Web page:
By Charles V Tjatindi
Southern Africa Development Community (SADC) countries are urged to introduce innovative strategies to keep up with the demand for fish supplies abroad. Although global fish consumption rates seem to be favouring the region, experts believe that the continent could lag behind other regions if the situation is not addressed.
A recent publication by the FISHINFOnetwork on the continent’s fishing industry revealed that the low fish consumption rates in major fishing nations within SADC could hamper those countries’ prospects of growth in that sector.
The FISHINFOnetwork is an organisation that monitors and provides information on trends within the fisheries sector.
One strategy that can be utilised to address the situation, according to the publication, would be improved handling and processing methods, which could reduce present high post-harvest losses of biomass.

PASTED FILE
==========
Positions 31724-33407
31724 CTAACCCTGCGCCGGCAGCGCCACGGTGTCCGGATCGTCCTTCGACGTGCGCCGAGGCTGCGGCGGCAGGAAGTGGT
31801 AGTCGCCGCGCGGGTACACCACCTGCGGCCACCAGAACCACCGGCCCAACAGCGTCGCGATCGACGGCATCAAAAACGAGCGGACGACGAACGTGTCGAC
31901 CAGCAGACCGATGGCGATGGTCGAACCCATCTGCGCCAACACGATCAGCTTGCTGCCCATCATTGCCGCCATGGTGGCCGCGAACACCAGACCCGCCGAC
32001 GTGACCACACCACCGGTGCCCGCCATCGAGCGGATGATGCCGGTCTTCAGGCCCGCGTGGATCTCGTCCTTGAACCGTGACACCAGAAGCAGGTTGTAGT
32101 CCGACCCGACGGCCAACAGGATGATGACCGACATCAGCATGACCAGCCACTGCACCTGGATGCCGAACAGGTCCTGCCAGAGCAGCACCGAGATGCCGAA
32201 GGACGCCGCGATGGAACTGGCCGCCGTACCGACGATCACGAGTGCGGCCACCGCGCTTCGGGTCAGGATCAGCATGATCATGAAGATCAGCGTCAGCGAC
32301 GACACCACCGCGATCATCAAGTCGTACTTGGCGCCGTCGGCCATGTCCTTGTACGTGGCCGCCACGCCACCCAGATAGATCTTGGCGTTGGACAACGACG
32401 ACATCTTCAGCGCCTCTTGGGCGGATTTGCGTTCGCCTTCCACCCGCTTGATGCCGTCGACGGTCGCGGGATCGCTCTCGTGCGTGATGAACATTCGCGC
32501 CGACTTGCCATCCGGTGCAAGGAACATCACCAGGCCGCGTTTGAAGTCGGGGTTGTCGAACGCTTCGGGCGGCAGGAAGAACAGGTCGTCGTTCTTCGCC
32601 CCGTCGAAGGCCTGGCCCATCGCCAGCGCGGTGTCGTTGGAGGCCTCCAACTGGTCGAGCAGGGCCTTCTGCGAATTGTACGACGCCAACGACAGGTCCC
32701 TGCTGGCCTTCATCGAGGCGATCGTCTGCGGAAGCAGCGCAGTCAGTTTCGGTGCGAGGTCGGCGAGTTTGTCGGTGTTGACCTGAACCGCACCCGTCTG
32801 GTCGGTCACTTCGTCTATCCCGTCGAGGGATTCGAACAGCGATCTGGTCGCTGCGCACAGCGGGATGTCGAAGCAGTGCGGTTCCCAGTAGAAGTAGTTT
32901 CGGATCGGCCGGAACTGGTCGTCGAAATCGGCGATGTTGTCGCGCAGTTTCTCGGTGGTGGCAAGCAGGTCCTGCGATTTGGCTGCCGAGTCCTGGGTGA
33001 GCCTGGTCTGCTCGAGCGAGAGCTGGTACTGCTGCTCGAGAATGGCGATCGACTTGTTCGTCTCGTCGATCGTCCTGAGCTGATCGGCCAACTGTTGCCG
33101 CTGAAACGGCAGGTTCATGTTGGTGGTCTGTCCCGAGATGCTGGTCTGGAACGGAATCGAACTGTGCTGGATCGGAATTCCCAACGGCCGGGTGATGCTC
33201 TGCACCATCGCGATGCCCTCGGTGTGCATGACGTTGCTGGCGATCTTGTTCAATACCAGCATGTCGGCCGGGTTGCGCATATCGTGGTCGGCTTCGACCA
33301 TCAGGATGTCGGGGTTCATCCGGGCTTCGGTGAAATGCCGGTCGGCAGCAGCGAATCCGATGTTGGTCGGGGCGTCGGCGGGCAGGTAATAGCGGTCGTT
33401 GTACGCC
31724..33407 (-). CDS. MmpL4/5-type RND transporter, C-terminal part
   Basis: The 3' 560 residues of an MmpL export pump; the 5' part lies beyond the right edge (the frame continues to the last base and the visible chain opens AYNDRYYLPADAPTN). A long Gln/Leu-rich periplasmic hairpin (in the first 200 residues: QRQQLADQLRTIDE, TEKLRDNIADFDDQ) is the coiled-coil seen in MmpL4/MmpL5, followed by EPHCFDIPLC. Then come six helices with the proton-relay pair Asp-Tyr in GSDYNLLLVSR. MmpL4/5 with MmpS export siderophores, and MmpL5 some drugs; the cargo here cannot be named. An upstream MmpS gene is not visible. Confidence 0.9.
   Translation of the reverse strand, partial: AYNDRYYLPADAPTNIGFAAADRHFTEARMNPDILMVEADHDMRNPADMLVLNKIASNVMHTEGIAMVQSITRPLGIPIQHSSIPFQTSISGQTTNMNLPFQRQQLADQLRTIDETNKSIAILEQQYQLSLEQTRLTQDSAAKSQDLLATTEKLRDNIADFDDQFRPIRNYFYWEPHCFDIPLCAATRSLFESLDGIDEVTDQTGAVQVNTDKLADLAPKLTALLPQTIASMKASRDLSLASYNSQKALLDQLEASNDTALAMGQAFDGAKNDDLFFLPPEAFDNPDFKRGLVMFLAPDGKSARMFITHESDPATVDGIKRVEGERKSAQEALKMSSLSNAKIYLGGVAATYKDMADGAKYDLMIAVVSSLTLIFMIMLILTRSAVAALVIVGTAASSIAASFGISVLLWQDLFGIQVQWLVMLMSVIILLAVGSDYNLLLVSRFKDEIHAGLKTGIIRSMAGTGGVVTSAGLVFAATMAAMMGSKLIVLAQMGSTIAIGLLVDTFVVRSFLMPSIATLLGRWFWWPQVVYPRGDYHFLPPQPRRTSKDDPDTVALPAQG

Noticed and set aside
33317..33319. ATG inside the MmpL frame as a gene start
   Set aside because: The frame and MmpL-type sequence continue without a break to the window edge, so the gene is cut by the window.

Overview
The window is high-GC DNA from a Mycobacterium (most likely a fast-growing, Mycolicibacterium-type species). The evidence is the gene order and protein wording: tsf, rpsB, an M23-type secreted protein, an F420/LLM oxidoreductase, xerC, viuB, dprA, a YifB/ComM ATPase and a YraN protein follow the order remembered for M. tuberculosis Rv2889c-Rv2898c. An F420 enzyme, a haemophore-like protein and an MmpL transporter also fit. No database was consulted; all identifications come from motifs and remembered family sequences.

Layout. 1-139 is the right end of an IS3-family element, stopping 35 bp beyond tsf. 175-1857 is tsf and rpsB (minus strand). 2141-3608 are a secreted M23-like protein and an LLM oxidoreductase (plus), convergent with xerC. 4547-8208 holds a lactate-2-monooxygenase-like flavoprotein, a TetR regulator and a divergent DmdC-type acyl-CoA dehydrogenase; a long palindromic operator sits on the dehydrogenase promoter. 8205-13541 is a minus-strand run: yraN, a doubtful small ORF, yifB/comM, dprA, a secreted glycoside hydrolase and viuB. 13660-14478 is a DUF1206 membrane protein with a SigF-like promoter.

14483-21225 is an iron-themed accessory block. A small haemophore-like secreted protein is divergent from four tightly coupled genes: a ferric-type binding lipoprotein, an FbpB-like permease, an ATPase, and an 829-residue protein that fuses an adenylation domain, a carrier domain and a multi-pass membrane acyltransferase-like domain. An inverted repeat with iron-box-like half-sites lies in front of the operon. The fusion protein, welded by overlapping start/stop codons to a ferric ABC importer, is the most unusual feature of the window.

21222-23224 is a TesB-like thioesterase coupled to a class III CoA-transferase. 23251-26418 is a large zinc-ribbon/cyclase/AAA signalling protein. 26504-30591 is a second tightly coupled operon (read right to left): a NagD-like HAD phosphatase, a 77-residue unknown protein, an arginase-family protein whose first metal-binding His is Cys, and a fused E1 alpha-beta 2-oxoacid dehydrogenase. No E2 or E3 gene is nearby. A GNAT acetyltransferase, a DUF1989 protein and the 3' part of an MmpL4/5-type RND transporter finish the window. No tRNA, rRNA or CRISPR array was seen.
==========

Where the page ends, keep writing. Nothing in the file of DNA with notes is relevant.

It is estimated that some 30-40 percent of all fish landed in African countries is lost because of spoilage due to inadequate handling and processing methods. The continent has also been advised to look into the expansion of the aquaculture industry, of particularly low-cost species like tilapia and catfish.
“These species are already affordable to the African consumer and a significant increase in farmed production could benefit Africans,” said the report.
With an estimated population of 192 million people, the SADC region is one of the largest exporters of fish in Africa. The main exporters in this region are Namibia and South Africa, with the latter also being the largest importer of fish in the southern part of Africa. The Seychelles, being an island nation has by far the highest consumption of fish, of all the SADC countries. In 1993 the consumption in Seychelles amounted to 61kg per person per year. In earlier years, the Seychelles had registered even higher levels of consumption of fish, and the peak year was 1981 when consumption reached 74.5 kg per person per year.
Mauritius, which is also an island nation, is the second largest per capita consumer of fish in SADC. In 2003 consumption was 18,7 kg per person per year, but it has been above 20ǟ